Braids featuring the Military Police Corps’ branch colors of Green and Yellow (cable 65007 and 65002, respectively) are found on hatbands of the service caps worn by Company- and Field-Grade officers, as well as on the service caps worn by all ranks of Warrant Officers (W-1 TO W-5). Depending on rank, ornamental braid made using the branch’s first-named color Green is also found on the sleeves of Army Service Uniform and the Blue Mess Dress Uniform (male and female), and the lining of the Blue Cape for females.

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Under one designation or another, Military Police have been a part of the United States Army almost from its inception—but for over 160 years they were the military equivalent of temp labor. From the time that Congress authorized George Washington in 1775 to hire a “provost Marshal” up until September 1941, in fact, the United States Army did not have a permanent cadre of Military Police units. Instead, at the outbreak of a major conflict Congress would authorize the Provost Marshal General office and with it the power to assigns soldiers to carry out various Military Police duties, then close it down as soon as the fighting had ended.

Before the Civil War, for example, Army regulations specified that the “general in chief” could create a provost guard under a provost marshal for the Army or for each Army corps or division. Union General Irwin McDowell exercised that power before the first major battle of the war took place, ordering each regimental commander to appoint a provost marshal who would then pick ten soldiers to serve as a police force.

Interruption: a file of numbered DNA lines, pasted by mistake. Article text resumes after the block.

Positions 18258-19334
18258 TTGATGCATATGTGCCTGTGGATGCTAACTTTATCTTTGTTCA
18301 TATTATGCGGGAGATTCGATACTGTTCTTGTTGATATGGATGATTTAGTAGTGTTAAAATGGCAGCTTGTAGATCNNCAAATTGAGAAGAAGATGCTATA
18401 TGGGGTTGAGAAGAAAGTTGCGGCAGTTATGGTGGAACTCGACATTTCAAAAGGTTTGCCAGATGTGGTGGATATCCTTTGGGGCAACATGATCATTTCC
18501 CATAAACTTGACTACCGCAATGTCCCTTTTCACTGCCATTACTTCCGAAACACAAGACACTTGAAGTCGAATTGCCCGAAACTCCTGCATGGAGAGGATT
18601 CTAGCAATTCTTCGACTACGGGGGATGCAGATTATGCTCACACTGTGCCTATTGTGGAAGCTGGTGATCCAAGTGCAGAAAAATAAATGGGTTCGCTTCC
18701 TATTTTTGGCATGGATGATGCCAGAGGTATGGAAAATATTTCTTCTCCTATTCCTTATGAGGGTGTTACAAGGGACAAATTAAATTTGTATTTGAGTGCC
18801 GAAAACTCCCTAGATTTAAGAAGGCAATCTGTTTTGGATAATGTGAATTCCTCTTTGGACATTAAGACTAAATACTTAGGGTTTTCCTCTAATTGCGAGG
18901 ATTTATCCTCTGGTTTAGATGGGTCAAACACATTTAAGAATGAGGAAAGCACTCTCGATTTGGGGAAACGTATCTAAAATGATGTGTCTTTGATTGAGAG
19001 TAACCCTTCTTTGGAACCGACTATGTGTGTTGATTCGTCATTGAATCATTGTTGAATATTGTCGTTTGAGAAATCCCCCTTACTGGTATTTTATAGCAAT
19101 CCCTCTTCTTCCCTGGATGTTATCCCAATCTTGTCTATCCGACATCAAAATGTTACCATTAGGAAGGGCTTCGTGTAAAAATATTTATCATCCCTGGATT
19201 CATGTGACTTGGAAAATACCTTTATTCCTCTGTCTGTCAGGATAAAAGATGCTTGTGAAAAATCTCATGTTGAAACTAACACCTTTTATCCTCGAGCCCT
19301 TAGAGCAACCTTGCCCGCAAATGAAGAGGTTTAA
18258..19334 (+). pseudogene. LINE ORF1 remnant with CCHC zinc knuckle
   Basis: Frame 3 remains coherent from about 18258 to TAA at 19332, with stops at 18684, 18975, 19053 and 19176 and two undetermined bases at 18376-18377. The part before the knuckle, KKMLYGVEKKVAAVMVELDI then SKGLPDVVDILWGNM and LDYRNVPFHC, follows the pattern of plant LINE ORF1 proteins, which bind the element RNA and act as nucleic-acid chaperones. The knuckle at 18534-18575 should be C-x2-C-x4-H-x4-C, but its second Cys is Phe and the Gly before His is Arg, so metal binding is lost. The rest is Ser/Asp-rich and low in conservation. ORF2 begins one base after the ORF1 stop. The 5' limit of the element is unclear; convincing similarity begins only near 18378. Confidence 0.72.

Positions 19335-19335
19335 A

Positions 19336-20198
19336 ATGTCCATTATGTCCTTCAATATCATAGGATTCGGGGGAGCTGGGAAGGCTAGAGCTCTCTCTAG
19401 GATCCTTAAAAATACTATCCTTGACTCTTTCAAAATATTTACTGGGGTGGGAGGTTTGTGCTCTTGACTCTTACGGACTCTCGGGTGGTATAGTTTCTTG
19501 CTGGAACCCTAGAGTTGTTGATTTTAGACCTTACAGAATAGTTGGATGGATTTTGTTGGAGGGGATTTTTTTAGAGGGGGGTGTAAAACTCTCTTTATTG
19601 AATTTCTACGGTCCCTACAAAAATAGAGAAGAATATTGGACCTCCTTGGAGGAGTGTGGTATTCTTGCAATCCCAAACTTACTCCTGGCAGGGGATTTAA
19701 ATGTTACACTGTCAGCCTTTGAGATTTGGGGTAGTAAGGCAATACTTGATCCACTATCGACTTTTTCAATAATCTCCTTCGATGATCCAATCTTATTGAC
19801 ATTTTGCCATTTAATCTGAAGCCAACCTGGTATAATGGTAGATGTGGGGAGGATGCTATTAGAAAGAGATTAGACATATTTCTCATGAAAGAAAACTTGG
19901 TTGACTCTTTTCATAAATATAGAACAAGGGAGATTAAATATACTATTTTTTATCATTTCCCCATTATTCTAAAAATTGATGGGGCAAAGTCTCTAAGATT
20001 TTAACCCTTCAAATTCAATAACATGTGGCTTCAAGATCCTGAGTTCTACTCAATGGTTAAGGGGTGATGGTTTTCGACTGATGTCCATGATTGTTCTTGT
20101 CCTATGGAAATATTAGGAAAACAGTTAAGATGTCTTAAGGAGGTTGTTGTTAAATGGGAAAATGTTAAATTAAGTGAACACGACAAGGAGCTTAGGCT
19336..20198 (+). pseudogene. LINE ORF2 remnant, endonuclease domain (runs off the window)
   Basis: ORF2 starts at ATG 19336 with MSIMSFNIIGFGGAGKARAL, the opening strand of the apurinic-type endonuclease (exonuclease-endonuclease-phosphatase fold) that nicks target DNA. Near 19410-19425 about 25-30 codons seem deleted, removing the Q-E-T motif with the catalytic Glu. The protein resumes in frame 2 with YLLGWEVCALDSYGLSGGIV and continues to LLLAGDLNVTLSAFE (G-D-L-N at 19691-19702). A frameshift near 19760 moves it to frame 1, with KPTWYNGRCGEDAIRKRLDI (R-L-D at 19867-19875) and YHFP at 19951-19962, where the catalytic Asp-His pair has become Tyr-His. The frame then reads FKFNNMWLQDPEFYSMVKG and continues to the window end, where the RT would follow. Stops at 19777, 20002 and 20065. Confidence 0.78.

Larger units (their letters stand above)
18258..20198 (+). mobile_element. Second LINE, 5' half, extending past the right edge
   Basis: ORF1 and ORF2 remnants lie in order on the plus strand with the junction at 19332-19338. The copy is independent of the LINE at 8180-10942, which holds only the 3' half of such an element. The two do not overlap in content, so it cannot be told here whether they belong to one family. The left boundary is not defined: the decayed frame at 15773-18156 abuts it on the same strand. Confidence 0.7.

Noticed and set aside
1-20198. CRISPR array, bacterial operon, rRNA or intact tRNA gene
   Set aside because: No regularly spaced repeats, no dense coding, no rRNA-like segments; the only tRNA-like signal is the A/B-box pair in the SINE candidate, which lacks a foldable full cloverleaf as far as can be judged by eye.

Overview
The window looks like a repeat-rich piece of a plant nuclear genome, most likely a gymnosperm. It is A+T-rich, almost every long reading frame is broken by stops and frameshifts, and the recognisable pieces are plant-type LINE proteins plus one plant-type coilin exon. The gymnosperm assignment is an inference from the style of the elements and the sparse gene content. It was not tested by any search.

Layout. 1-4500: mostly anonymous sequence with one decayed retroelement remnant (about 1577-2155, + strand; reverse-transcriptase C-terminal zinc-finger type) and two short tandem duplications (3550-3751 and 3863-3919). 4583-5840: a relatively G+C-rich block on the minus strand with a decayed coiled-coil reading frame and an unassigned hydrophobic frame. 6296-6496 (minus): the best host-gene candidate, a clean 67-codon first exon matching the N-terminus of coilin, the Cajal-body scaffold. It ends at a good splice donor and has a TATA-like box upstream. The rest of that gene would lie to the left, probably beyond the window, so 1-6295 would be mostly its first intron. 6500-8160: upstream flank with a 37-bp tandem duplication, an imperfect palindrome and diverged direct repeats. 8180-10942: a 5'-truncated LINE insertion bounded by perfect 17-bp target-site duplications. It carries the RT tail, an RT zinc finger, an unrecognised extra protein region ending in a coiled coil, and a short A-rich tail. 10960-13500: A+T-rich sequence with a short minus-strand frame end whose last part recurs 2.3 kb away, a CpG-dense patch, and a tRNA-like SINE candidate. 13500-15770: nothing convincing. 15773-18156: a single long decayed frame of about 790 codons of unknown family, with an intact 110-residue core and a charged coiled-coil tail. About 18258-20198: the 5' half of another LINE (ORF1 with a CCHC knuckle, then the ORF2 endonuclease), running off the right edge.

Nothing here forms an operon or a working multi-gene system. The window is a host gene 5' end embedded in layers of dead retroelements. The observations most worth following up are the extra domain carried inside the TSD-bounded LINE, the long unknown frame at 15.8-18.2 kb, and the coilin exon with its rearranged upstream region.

Following the Union defeat at Bull Run and the fear of mayhem caused by fleeing Northern troops (or pursuing Southern troops) entering the city, General George McClellan appointed Colonel Andrew Porter as temporary Provost Marshal of Washington, D.C. with all regular troops in the area being delegated as provost guards. But it took an Act of Congress to establish the Provost Marshall General’s Office in the War Department on March 3, 1863—an office that was then abolished, again by Act of Congress, roughly 16 months after the Confederate surrender.

Military Police units were assigned colors—yellow piped with green—in 1922, at a time when the Office of Provost Marshal General was not in effect and the establishment of Military Police as a basic branch was still almost twenty years away: Given the on-again, off-again history of the future branch, it was perhaps only fitting that Military Police units would be forced to reverse those colors to the current green piped with yellow once it was announced that yellow would be the color of Armor and that Armor would also be using green for the insignia on its branch flag.

The Military Police Corps was established as the Corps of Military Police on September 26, 1941, and the current colors were assigned by Army Regulation 600-60-1 published October 26, 1951.

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